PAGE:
March 22, 2007
Plea for ratification of antifouling convention
Many major flag states with significant shipping tonnage, including the United States, have yet to ratify the International Convention on the Control of Harmful Anti-Fouling Systems on Ships.
Now the coatings industry is making a call for ratification, It comes from the Anti-Fouling Working Group of the International Paint and Printing Ink Council (IPPIC), for which the Washington, D.C., based National Paint & Coatings Association (NPCA) serves as Secretariat.
The convention was adopted under the auspices of IMO in October 2001. It calls for the elimination of the application of organotin acting as biocides effective Jan. 1, 2003 and the presence of organotins on ships effective Jan. 1, 2008.
In addition to the ban on organotins, the convention will establish a system for regulating anti-fouling systems that might be used on ships in the future.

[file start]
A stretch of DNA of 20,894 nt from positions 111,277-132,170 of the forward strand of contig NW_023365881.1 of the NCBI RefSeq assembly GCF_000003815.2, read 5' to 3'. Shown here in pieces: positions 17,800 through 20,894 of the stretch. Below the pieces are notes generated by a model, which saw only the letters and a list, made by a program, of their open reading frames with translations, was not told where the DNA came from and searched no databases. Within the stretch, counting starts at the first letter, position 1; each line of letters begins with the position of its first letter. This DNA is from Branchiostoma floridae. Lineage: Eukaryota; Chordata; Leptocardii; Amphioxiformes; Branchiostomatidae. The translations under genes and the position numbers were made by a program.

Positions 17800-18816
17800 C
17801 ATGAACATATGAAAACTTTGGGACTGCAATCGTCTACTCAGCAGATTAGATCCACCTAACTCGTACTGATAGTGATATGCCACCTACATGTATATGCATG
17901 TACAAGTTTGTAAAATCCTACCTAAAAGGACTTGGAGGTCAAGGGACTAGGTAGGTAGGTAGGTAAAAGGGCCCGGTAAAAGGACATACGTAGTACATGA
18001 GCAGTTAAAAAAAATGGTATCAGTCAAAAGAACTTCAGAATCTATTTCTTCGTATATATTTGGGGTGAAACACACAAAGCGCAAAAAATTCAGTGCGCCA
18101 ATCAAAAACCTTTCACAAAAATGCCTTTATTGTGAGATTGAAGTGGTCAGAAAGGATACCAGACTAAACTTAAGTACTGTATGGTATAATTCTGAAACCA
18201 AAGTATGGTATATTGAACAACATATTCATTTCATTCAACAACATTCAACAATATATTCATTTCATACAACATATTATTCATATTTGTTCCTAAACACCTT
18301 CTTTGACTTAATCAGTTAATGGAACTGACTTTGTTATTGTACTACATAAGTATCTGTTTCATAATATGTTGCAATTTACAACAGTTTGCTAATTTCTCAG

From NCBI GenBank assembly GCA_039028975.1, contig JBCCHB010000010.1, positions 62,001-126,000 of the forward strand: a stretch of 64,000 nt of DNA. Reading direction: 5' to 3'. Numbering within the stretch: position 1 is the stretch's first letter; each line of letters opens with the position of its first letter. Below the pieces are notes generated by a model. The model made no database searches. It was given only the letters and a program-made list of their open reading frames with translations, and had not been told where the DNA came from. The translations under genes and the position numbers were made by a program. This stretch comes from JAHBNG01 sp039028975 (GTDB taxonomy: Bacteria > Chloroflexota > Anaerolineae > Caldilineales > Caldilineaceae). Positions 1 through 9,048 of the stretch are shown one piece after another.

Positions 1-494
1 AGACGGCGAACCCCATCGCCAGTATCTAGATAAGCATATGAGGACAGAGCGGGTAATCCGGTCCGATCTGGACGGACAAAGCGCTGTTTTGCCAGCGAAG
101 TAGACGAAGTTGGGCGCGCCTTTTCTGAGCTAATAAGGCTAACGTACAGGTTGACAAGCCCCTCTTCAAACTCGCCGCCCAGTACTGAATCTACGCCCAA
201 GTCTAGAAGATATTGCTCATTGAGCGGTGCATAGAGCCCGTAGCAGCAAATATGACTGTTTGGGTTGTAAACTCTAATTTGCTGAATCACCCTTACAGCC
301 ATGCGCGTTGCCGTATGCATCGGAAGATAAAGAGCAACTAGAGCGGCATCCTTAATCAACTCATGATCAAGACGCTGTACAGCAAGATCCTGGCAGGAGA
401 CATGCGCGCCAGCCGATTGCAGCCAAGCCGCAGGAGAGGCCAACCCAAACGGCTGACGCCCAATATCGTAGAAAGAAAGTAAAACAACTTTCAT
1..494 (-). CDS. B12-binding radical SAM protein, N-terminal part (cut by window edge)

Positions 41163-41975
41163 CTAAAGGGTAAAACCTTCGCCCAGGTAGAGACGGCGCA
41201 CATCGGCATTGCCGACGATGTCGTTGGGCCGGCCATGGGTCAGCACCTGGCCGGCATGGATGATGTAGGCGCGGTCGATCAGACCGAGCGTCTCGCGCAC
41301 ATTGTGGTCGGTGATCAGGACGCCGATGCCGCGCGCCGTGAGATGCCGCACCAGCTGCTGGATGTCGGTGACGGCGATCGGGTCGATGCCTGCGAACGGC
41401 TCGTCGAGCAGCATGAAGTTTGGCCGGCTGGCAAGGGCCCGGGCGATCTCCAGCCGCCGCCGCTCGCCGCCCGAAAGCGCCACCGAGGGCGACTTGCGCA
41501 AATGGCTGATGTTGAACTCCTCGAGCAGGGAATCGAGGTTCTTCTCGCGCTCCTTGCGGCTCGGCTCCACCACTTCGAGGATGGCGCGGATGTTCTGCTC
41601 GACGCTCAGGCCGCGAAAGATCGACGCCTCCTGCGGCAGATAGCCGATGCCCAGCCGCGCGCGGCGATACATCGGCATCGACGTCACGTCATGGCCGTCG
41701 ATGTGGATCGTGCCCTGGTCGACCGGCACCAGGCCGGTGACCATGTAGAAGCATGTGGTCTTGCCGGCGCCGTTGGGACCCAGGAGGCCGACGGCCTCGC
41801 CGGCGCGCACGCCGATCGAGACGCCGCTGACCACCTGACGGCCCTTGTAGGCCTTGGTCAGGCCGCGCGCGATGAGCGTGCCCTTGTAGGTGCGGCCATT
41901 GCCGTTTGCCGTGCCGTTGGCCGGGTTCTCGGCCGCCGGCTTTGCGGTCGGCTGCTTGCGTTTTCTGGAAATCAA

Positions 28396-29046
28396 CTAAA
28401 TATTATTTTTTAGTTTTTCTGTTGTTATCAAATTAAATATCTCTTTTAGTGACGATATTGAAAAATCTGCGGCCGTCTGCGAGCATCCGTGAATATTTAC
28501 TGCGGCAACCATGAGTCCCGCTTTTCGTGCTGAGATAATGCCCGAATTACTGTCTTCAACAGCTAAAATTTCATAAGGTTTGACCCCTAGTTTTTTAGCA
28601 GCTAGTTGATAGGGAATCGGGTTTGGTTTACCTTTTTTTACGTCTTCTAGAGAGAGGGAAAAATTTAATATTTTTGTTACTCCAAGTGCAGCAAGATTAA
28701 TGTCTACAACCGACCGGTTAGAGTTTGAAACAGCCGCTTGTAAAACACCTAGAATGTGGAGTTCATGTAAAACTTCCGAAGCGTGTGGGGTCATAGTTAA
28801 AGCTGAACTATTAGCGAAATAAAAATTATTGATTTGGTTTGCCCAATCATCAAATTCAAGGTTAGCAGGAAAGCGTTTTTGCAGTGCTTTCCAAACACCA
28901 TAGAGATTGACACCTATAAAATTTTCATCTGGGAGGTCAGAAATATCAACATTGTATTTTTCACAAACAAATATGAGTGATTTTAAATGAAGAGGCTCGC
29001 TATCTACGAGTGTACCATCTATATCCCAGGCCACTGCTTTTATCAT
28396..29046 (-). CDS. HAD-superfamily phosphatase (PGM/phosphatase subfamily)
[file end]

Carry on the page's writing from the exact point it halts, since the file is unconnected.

The convention will come into force when 25 countries with 25 percent of the world’s tonnage ratify it. As of Feb. 1, 2007, 19 countries with approximately 16 percent of the shipping tonnage had ratified.
The industry's concern, says NPCA, is heightened by the convention's looming January 2008 deadline for the elimination of organotin compounds from ships' hulls or its effective containment on hulls. When the treaty is finally ratified, it becomes immediately effective, e.g., on that date all ships with uncontained organotin compounds on the hull will be banned from the waters of the ratifying countries.
To effectively meet the date, work on the ships should be under way now.
The delay is causing confusion in a worldwide industry that has to apply coatings, that are expected to last for three to five years, on large ships.
Some countries and regions have enacted bans independently of the convention. The European Union (EU), for example, has already enacted legislation to implement its terms of the treaty. Ships with uncontained organotin compounds on their hulls on January 2008 will be in violation of the EU requirements and could be denied entry to EU ports irrespective of the convention's status.